NEW YORK New York City's wild mayoral primary campaign landed in the voting booth Tuesday as New Yorkers began the process of replacing the man who has defined their city for 12 years.
Mayor Michael Bloomberg never offered an endorsement in the race, but the campaign has been defined by his legacy. The Republican mayoral hopefuls in Tuesday's election are largely promising to maintain his policies, while the Democrats have offered a sharply different approach.
Their front-runner, public advocate Bill de Blasio, is pitching himself as the cleanest break with the current administration. And while just weeks ago his campaign was an afterthought, he now has a legitimate shot of surging right past the 40 percent mark that would enable him to avoid a runoff three weeks from now.
In a Quinnipiac University poll released Monday, de Blasio was the choice of 39 percent of likely Democratic voters. If no one reaches 40 percent, the top two finishers advance to an Oct. 1 runoff.
De Blasio's rise was as sudden as it was unexpected. He benefited from placing his interracial family at the heart of his campaign, connecting with voters over the need for NYPD reforms, and by drawing away voters whofollowing the former congressman's latest sexting scandal.
If de Blasio's support holds, the other spot in the potential runoff appears to be a battle between City Council Speaker Christine Quinn and former comptroller Bill Thompson.
Quinn, who is bidding to become the city's first female and first openly gay mayor, led the polls for most of the year but has seen support disappear as her rivals have repeatedly linked her to the bitter debate to let Bloomberg run for a third term in 2009.
The mayor's opponent that year was Thompson, who stunned the political world by nearly upsetting the billionaire incumbent. The race's lone African-American, Thompson has said he is counting on winning the bulk of black and Latino voters to propel him to the runoff.
Election experts estimate that minority voters will make up more than half the Democratic primary electorate. Most polls have Quinn and Thompson within a few points of each other.
Weiner jolted the race in May when he ended his self-imposed political exile that began when he resigned from Congress in 2011 after sending lewd online messages to women who were not his wife. He led the polls for nearly a month only to tumble when it was revealed that he had continued to send the explicit messages in the months after leaving office.
The comptroller, John Liu, is bidding to become the city's first Asian-American mayor but has been dogged by a fundraising scandal. He has been polling in the single digits.
Republicans will look to continue an improbable winning streak. Though outnumbered by Democrats in the city 6-to-1, the GOP has won the last five mayoral elections. (Bloomberg was an independent running on the Republican line four years ago)
Joe Lhota, the former MTA chairman who received acclaim for steering the transit agency through Superstorm Sandy last fall, has led the polls all campaign. A former deputy mayor to Rudolph Giuliani, Lhota has pledged to maintain the city's record low crime rates.
His primary challenger is John Catsimatidis, a billionaire grocery store magnate who has unleashed a series of blistering attack ads on Lhota, including one that mocks the front runner for dismissing Port Authority police officers as "mall cops." Catsimatidis has spent more than $4 million of his own money on the race, but that's a far cry from the $102 million Bloomberg spent four years ago.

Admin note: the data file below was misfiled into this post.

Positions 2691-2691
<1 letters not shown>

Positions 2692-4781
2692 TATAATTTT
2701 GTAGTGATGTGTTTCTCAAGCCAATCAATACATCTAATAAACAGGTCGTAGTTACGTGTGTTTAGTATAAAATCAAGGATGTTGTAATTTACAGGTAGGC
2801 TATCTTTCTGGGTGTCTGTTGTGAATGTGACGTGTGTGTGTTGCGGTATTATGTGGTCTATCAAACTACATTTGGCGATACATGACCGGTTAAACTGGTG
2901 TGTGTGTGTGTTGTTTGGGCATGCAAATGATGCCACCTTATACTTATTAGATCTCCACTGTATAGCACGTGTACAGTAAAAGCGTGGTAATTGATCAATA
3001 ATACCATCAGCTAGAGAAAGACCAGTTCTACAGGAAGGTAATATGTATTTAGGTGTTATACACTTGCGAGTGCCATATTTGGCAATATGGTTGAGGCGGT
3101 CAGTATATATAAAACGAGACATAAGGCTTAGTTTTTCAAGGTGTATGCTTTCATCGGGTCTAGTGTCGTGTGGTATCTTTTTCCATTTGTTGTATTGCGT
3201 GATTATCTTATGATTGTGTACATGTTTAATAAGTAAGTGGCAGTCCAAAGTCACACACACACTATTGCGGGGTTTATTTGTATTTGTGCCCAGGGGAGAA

Also Tuesday, ex-Gov. Eliot Spitzer will be trying to make a political comeback in the Democratic primary for city comptroller. Seeking to rebuild a political career, Spitzer is taking on Scott Stringer, Manhattan's borough president.
Polls showed Spitzer and Stringer in a close race heading into Tuesday. Since Spitzer's abrupt July decision to run, the two have been locked in one of the fiercest political wrestling matches in the city this year.
Seeking a comeback five years after resigning as governor and acknowledging he patronized call girls, Spitzer said Monday he felt the campaign had gotten voters thinking more about his political record than his personal conduct.
"That is out there, but the public has said, 'OK, it's there -- we're judging you based on what you did in government,"' he said on WWRL-AM's "Morning Show with Mark Riley."
Stringer is striving to capture a nomination he once expected to snag easily.
"The job of comptroller has to be watching the backs of people. ... I've been out in the streets. I've been working on these issues" while Spitzer has been out of office, Stringer said in a separate interview Monday on Riley's show.
Spitzer, who was never charged with any crime, has asked voters to focus on his record as a hard-charging governor and state attorney general. He was dubbed "the sheriff of Wall Street" for his financial investigations.
Stringer, a former state assemblyman, says he's mastered both fighting for causes and forging compromises during 20 years in public office.
And he has urged New Yorkers not to forgive or forget his opponent's personal misdeeds.
"I didn't resign in disgrace," Stringer said at a candidate forum last week. Earlier, his campaign sent voters a mailer highlighting Spitzer's involvement with prostitutes and featuring a photo of prison bars.
"If this public wants someone who makes a difference, they know who they're going to vote for," Spitzer responded at the forum, organized by the Council of Urban Professionals, a networking group. Spitzer's aides have sent reporters emails mocking Stringer for proclaiming a Justin Bieber Appreciation Day last year.
Spitzer had double-digit leads in some polls as recently as two weeks ago. But polls Sunday and Monday variously showed the candidates about even or Stringer slightly ahead.
The winner will face a Republican and other opponents Nov. 5.
Experts don't believe turnout will be high Tuesday.